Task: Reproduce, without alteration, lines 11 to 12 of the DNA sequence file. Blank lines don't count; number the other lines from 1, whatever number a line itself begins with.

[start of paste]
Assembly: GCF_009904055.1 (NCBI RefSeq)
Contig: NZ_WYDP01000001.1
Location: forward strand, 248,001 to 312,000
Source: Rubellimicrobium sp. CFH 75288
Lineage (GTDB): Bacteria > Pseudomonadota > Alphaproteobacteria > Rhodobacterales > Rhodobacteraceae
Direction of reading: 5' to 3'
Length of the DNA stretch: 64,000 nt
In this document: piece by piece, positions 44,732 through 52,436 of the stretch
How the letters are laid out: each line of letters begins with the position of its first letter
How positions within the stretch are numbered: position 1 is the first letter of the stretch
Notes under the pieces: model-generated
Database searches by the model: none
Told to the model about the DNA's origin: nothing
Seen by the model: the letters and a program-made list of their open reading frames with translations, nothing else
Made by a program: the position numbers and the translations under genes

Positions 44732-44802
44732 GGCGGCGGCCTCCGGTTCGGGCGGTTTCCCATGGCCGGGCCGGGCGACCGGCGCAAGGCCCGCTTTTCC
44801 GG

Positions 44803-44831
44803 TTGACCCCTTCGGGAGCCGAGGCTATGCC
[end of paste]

Notes under the pieces: model-generated
Database searches by the model: none